Operant Matching as a Nash Equilibrium of an Intertemporal Game
Author(s)Loewenstein, Yonatan; Prelec, Drazen; Seung, H. Sebastian
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Over the past several decades, economists, psychologists, and neuroscientists have conducted experiments in which a subject, human or animal, repeatedly chooses between alternative actions and is rewarded based on choice history. While individual choices are unpredictable, aggregate behavior typically follows Herrnstein's matching law: the average reward per choice is equal for all chosen alternatives. In general, matching behavior does not maximize the overall reward delivered to the subject, and therefore matching appears inconsistent with the principle of utility maximization. Here we show that matching can be made consistent with maximization by regarding the choices of a single subject as being made by a sequence of multiple selves—one for each instant of time. If each self is blind to the state of the world and discounts future rewards completely, then the resulting game has at least one Nash equilibrium that satisfies both Herrnstein's matching law and the unpredictability of individual choices. This equilibrium is, in general, Pareto suboptimal, and can be understood as a mutual defection of the multiple selves in an intertemporal prisoner's dilemma.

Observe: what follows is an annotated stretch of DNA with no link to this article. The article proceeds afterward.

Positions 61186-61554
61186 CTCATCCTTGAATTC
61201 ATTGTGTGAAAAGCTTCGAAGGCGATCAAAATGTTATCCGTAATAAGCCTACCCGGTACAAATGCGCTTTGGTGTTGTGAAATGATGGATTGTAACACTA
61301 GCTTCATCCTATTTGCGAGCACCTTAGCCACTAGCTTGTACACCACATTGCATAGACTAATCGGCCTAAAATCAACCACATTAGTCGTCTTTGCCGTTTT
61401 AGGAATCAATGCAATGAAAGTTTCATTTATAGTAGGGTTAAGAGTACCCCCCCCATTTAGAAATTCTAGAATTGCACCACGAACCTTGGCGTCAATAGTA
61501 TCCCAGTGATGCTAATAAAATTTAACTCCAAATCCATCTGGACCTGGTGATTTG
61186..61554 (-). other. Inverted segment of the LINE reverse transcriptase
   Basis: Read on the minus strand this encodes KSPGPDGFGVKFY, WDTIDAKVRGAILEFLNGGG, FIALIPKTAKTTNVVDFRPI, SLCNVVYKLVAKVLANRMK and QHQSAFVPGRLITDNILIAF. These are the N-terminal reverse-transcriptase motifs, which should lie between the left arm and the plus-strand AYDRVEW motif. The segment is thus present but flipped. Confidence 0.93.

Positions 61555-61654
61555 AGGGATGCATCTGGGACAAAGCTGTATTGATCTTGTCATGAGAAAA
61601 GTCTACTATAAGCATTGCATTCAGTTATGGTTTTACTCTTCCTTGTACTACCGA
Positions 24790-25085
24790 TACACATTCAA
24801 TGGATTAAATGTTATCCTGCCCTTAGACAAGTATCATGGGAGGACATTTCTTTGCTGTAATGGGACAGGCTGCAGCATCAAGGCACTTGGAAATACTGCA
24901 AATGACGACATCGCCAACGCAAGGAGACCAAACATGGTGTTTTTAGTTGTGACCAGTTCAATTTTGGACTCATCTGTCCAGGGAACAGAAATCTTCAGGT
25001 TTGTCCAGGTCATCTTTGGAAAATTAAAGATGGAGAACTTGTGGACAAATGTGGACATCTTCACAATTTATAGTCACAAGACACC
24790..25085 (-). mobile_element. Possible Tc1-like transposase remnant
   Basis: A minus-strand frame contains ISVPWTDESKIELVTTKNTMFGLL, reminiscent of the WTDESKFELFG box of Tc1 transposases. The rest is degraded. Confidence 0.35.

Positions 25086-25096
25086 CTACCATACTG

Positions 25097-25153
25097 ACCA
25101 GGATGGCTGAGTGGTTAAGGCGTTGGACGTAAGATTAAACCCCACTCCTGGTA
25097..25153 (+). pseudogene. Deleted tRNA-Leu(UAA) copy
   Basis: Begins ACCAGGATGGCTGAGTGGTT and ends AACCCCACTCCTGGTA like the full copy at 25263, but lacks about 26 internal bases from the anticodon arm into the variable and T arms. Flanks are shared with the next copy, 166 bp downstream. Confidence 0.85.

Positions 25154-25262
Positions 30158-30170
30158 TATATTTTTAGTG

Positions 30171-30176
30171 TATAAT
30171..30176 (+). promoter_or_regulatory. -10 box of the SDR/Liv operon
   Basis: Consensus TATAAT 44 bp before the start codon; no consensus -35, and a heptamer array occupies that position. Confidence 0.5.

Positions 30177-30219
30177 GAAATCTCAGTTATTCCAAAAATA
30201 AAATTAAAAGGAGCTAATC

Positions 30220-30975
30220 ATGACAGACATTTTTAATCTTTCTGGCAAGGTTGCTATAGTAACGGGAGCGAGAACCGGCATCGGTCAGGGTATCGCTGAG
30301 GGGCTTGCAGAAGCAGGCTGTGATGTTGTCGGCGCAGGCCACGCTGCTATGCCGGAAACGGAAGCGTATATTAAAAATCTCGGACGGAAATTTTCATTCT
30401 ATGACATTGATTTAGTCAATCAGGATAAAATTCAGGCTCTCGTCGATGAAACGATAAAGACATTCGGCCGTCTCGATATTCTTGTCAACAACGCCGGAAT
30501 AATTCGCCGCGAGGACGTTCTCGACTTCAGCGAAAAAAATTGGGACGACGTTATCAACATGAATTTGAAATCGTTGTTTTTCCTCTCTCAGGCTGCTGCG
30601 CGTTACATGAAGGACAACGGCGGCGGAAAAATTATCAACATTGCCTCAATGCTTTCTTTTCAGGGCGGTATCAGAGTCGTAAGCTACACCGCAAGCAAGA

DepartmentMassachusetts Institute of Technology. Department of Brain and Cognitive Sciences; Sloan School of Management
Loewenstein, Yonatan, Drazen Prelec, and H. Sebastian Seung. “Operant Matching as a Nash Equilibrium of an Intertemporal Game.” Neural Computation 21.10 (2009): 2755-2773. © 2011 The MIT Press
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